Clearing the Clutter to Make Room for Something Better

The holidays have passed. The kids are back to school. The Christmas décor is sagging, reflecting the hurried pace of the last few weeks. Sigh. Time to pack them away for next year.

It’s ironic that in the rush of the preparation for the big day (Christmas), the peace of Christ can seem illusive and slightly out of reach – lost in the crowded malls, long lines, overcrowded schedules and unrealistic expectations. The voice of God that should be preeminent this time of year can too often seem distant – drowned and muffled by the voices telling me to “go”, “do”, “eat” and “spend”.

The week after Christmas is one of my favorite weeks of the year because the pace of life slows down dramatically.

This year in particular, our family made a conscious decision to hit “pause” to create space to rest, reflect, refresh and enjoy relationships.

No schedule. No commitments. I didn’t cook. Didn’t do laundry. Didn’t clean our house. I bought a ham, a palette of Cup of Noodles, made sure we had cereal, juice and milk and called it good. (In case you’re wondering about vegetables, there are a small handful of freeze-dried peas and carrots in every cup of noodles.)

Don’t judge me. It was only one week.

As the pace of life slowed and our scheduled enjoyed some much needed breathing room, I began to realize how easy it is to substitute activity for relationship. Spending a lot of time with someone doesn’t guarantee that you’ll truly see them, intently listen to them and authentically connect with them.

Could the same can be true regarding our relationship with God? Can we become so consumed with our Christian activity that we overlook the necessity of pausing long enough to hear His voice? Stopping to appreciate the nuanced beauty of His creation? Lingering to enjoy His presence?

We can go to church, serve in ministry and even read the Bible, yet still fail to see Jesus, hear His voice and connect with Him intimately. Time with God isn’t a box we check off every day. It should be a delight, not an obligation. Yet, when our schedules scream it can easily be reduced to a task in a long line of duties and expectations.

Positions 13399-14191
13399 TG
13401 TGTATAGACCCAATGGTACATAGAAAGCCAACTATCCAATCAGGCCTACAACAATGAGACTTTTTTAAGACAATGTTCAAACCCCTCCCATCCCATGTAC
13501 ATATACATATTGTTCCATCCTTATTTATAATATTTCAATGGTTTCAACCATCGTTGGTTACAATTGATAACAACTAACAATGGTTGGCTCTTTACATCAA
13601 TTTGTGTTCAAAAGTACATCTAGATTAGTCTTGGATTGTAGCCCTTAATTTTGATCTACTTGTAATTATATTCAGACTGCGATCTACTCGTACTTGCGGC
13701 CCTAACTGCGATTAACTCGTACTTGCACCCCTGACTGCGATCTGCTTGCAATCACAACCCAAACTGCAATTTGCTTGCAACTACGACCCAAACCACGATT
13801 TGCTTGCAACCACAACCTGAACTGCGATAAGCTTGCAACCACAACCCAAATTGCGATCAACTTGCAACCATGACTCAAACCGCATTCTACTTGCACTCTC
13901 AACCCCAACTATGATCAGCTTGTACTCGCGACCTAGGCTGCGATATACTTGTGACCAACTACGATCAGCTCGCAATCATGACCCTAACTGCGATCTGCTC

In a culture that values how fast we run, how much we do, how full our schedules are, Jesus, during His ministry on earth, modeled something quite different for us. He exemplified an unhurried life that valued and delighted in spending time alone with His Father. The book of Luke gives us a glimpse into how Jesus handled the delicate tension between the demands of His schedule and His relationship with His Heavenly Father:

Yet the news about him spread all the more, so that crowds of people came to hear him and to be healed of their sicknesses. 16 But Jesus often withdrew to lonely places and prayed. Luke 5:15-16

Jesus was unquestionably a busy man whose time was in great demand. He also possessed God’s perfect love and intense compassion for people, feeling the weight of every need, every heart break and every loss. Yet, He wasn’t driven to meet every need and demand.

Jesus’ schedule wasn’t dictated by the circumstances surrounding Him. He made time alone with his Father His first priority and that is what fueled the rest of His decisions and charted the course of His day.

The clutter of activity and over-commitment wearies our soul but doesn’t take us very far. 

Jesus knew this.

Jesus knew that He couldn’t meet every need and make everybody happy.